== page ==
Cy Bridges Mea Oli

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In November, the Office of Hawaiian Affairs published Mana Lāhui Rising, a multidimensional study of mana: what it is, how to articulate it, and how to access and cultivate it in order to uplift our lāhui. The book shared mana‘o from community contributors, such as Cy Bridges, on using culture and traditional knowledge as a foundation for how we advance in the world today.

There’s been so many mana-ful moments that I’ve experienced throughout my life.

There’s so many but I have shared one quite a number of times in respect to one of my aunts, and that was aunty Margaret Machado.

Before going to a family reunion, I was at home, packing up in Hau‘ula and I knew had to get to the doctor – I was sick, I wasn’t feeling well. But I said “No,” I had to catch a flight. I looked at the time and we caught the flight to Kona, got situated in the hotel, went down to our reunion.

As we were sitting at this long table, she was about six to eight people away from me. I had a baseball cap and dark glasses on, and she kept looking at me, and she said, “Boy, are you okay? You have dizzy spells? You have a headache?” And I kept saying “No,” and my cousins were laughing, “Watch out the witch doctor!”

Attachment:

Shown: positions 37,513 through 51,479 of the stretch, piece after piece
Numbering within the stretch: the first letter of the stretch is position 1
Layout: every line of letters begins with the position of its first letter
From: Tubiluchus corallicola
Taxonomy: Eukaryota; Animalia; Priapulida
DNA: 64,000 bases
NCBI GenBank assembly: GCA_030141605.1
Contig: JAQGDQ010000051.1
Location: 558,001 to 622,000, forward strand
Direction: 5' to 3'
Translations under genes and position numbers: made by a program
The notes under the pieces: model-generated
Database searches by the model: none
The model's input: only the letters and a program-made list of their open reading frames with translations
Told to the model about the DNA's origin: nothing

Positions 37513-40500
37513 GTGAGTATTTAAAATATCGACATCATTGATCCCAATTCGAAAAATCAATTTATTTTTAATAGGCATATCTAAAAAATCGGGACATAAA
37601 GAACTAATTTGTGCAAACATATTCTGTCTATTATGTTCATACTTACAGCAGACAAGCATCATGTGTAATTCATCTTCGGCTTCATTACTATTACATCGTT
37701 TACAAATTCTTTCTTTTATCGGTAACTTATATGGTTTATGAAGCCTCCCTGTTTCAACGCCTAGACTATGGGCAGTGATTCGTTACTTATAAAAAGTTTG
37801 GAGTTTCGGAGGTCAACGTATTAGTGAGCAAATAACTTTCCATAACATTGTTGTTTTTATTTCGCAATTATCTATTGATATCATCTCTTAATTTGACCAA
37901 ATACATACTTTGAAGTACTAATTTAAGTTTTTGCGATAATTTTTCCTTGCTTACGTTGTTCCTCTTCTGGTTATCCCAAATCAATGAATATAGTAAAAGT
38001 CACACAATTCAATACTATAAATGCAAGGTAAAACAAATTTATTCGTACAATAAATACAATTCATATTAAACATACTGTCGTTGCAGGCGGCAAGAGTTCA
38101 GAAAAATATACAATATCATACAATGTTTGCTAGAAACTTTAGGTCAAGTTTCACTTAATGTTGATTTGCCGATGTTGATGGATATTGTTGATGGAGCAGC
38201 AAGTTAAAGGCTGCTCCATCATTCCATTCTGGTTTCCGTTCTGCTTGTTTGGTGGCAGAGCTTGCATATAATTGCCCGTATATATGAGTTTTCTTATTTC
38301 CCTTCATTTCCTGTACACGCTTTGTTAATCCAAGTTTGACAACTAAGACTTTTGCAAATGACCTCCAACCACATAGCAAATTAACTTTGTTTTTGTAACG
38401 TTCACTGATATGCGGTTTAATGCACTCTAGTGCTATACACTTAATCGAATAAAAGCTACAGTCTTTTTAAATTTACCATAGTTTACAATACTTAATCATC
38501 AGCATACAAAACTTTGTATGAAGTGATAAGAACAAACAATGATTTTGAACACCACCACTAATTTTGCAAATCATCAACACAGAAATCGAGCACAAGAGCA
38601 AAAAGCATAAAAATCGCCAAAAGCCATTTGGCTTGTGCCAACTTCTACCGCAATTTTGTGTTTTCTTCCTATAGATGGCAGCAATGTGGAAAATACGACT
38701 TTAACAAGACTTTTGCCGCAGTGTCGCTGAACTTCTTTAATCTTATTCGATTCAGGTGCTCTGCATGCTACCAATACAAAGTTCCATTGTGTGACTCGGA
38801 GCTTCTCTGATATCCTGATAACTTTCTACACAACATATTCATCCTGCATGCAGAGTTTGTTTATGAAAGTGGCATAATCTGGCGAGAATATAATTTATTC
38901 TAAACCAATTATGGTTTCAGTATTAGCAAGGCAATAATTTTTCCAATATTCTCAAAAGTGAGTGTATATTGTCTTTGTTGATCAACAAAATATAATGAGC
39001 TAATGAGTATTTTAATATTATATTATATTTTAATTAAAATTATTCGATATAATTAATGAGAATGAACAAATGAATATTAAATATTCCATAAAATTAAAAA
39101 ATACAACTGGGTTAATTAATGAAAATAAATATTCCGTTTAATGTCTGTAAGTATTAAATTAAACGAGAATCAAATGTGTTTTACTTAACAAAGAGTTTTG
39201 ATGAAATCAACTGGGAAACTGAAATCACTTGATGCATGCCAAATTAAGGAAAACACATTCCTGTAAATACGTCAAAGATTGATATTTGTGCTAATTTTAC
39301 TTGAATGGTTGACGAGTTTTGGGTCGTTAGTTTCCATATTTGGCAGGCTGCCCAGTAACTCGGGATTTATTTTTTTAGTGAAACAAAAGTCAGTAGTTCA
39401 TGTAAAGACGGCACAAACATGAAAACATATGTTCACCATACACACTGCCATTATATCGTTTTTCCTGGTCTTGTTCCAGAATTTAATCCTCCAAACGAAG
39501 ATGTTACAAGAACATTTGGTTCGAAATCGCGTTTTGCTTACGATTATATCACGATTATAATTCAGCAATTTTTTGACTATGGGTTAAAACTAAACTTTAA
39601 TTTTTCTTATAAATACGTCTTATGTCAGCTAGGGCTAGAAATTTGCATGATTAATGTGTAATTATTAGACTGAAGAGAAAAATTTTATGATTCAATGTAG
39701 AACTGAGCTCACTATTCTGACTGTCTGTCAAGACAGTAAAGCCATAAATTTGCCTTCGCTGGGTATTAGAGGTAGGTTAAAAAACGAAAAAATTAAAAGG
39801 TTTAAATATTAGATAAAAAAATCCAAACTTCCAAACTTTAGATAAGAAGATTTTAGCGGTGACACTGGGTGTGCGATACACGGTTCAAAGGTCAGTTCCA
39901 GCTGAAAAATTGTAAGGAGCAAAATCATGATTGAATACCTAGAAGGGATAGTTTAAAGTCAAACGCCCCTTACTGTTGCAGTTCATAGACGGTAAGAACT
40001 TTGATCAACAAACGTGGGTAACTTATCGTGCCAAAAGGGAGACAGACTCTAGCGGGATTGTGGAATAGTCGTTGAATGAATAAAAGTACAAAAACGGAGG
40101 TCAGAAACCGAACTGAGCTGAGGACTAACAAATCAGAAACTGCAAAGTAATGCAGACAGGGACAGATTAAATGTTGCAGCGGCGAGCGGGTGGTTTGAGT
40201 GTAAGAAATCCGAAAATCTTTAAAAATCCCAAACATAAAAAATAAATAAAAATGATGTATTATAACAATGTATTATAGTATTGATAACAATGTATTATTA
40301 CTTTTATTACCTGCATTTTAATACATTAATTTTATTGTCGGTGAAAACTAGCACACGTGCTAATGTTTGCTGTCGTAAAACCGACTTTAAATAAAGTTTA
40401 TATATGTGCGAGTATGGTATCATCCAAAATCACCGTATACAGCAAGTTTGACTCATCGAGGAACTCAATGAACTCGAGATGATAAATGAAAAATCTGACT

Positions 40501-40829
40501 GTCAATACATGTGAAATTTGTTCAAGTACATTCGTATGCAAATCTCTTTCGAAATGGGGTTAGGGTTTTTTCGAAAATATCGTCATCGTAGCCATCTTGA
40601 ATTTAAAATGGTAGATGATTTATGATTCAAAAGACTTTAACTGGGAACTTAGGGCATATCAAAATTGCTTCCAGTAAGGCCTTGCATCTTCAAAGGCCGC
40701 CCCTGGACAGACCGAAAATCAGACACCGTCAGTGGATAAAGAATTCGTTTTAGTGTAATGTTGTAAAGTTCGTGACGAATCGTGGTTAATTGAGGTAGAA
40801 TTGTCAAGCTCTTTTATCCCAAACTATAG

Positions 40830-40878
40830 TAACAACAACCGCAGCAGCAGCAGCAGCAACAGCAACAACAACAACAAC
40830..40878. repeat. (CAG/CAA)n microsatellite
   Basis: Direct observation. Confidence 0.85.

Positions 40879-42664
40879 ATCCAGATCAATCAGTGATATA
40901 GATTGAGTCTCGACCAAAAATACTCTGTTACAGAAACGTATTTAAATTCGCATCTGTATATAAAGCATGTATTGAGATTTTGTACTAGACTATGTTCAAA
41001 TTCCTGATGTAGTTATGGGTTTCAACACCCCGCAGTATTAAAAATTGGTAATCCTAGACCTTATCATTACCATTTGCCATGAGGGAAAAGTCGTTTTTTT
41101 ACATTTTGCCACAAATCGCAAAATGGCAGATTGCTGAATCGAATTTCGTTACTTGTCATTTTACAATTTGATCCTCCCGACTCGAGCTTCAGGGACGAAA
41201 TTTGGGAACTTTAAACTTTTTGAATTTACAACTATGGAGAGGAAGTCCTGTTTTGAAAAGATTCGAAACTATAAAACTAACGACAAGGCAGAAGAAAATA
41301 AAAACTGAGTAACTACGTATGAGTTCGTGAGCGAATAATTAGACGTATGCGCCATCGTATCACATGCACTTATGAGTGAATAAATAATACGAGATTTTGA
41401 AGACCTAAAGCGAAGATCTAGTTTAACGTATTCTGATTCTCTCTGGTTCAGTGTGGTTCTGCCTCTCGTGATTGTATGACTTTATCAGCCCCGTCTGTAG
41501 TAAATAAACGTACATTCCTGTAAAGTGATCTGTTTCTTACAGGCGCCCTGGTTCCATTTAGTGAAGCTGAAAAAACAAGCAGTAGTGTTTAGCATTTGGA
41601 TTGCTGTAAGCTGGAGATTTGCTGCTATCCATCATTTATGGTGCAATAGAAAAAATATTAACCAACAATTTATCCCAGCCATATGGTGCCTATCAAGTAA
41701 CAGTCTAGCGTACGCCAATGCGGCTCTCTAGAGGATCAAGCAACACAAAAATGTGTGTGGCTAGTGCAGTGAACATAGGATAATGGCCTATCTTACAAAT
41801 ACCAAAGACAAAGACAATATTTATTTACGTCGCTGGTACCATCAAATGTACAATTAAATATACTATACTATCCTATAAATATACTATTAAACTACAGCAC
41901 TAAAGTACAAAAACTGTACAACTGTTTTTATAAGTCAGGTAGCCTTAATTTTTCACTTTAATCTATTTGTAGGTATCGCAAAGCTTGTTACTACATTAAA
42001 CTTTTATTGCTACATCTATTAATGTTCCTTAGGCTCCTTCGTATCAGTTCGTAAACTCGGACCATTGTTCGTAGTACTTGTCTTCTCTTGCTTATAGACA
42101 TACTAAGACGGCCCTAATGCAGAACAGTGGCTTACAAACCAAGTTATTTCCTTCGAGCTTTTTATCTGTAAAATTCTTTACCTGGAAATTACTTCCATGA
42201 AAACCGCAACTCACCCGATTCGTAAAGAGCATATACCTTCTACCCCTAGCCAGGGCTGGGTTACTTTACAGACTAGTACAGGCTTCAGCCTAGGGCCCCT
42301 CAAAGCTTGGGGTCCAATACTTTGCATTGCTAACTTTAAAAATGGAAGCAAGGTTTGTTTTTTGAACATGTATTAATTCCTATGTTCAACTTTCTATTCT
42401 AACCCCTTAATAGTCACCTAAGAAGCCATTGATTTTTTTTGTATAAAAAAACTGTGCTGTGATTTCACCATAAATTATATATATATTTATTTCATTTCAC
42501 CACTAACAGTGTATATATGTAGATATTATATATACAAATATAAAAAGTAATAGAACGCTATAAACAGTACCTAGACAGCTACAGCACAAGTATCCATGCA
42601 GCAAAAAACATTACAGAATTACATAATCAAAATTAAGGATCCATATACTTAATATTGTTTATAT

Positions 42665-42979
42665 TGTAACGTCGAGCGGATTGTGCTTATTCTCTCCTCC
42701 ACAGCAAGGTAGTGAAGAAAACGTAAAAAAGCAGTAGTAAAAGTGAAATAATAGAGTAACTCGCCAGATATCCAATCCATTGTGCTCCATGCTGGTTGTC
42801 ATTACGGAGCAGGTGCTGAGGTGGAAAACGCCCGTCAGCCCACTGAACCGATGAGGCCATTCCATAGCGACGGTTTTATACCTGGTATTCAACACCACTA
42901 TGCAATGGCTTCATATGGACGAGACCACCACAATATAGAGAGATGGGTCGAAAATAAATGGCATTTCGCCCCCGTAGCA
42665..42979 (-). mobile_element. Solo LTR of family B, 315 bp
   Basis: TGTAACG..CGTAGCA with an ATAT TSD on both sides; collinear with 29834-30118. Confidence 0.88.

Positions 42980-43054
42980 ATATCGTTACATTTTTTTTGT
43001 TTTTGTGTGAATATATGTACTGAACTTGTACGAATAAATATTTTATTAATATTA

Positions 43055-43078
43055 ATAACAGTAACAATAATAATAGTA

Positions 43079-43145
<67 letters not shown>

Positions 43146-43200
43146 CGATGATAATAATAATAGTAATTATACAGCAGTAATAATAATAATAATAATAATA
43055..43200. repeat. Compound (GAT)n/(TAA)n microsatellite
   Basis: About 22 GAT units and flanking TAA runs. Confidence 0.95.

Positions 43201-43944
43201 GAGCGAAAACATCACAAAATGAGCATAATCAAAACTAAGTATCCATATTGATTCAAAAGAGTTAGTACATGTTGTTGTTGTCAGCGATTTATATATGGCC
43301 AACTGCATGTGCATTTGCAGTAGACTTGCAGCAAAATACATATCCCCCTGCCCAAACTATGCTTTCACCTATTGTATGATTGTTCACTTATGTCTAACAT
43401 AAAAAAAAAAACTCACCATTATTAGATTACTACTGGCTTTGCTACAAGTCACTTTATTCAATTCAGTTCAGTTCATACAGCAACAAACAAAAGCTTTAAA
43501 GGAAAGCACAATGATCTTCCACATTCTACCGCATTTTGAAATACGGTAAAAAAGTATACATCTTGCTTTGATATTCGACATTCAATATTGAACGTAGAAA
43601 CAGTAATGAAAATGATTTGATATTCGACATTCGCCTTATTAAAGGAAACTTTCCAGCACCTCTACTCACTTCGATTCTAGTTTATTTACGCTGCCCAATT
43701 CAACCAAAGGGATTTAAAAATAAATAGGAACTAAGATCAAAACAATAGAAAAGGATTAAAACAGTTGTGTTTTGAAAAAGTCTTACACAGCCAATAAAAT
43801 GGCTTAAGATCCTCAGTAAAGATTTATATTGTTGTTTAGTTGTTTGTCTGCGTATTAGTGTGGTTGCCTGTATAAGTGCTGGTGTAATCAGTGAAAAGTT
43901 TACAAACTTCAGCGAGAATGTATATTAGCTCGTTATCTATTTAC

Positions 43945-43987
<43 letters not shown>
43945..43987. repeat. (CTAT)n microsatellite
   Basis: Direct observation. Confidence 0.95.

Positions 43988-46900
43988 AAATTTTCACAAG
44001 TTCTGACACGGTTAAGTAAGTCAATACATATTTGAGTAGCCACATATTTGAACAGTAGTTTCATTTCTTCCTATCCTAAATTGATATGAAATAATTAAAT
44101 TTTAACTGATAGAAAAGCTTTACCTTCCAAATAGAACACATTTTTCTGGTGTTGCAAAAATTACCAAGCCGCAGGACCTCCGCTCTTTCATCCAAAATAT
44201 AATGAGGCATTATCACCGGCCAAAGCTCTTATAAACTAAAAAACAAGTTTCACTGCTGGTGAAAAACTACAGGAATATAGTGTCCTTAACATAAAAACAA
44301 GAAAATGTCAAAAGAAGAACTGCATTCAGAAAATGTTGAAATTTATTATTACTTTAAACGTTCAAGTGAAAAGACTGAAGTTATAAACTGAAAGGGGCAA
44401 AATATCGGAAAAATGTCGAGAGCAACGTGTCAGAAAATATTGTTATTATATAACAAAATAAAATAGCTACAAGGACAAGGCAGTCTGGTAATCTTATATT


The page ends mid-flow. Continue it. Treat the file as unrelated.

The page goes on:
We were making fun, as we always do, and she asked me three times. The third time she said, “Turn around, take your glasses off, look at me in my eyes.” And then she came around and she put her hands on my shoulders, and she gave me a whack on my arm. “Don’t you lie to aunty, don’t you lie to aunty, when I ask you if you’re not feeling well, you know, feel this.” And she told me that there was a knot there, my circulation was being cut off.

Then she started. She did a pule and she started to lomi my fingers, my arm. We continued talking story with everyone but from that time on, I never ever, ever, made fun. I had the deepest respect. That aunty, like several others in the family, portrayed for me, exemplified the mana that our kūpuna had.

That is one of a number of mana moments. To be able to be in their presence growing up, I was so privileged. And mana is something that is so important for us. I believe that in all that we do here in our society, I hope that we can accomplish one thing, and that’s to be able to put that element of mana back into the lāhui so we can move forward in a very positive way, with our heads on straight.

That’s my mana moment.